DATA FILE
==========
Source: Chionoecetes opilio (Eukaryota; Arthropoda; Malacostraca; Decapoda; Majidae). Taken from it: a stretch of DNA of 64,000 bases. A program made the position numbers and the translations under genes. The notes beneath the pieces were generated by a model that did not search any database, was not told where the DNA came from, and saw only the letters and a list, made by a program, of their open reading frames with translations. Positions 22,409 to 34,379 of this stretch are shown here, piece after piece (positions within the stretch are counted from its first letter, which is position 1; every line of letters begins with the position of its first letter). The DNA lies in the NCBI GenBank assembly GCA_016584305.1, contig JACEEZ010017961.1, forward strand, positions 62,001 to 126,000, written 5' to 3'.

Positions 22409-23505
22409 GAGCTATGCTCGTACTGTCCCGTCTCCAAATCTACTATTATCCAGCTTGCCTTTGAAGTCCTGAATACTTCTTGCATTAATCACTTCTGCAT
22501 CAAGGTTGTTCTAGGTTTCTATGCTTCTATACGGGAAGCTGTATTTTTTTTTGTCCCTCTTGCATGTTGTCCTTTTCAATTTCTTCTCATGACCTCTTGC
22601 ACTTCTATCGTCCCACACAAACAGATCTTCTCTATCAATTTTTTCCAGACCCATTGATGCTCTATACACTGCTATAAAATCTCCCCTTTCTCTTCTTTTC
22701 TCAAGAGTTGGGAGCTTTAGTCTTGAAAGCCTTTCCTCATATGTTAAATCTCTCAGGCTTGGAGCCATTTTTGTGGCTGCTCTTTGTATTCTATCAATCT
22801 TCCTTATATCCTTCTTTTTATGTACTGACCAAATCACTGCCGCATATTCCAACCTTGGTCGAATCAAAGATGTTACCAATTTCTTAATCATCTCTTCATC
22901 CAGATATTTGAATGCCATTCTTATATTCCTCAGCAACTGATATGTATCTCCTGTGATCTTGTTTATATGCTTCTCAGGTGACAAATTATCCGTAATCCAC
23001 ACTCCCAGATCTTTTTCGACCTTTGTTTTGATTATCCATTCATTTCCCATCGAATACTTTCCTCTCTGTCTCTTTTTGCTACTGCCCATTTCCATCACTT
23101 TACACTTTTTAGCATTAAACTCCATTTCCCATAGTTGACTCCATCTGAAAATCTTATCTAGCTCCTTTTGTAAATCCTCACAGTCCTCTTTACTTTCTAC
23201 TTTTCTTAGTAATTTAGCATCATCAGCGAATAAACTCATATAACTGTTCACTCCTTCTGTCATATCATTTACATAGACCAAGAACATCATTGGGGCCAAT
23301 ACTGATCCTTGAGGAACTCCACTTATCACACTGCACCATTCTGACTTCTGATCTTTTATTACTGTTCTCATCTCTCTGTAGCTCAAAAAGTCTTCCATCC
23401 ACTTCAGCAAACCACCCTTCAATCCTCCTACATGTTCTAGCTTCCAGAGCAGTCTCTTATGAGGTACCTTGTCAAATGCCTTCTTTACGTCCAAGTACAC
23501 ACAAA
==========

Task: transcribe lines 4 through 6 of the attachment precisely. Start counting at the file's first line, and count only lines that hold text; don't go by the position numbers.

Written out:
22501 CAAGGTTGTTCTAGGTTTCTATGCTTCTATACGGGAAGCTGTATTTTTTTTTGTCCCTCTTGCATGTTGTCCTTTTCAATTTCTTCTCATGACCTCTTGC
22601 ACTTCTATCGTCCCACACAAACAGATCTTCTCTATCAATTTTTTCCAGACCCATTGATGCTCTATACACTGCTATAAAATCTCCCCTTTCTCTTCTTTTC
22701 TCAAGAGTTGGGAGCTTTAGTCTTGAAAGCCTTTCCTCATATGTTAAATCTCTCAGGCTTGGAGCCATTTTTGTGGCTGCTCTTTGTATTCTATCAATCT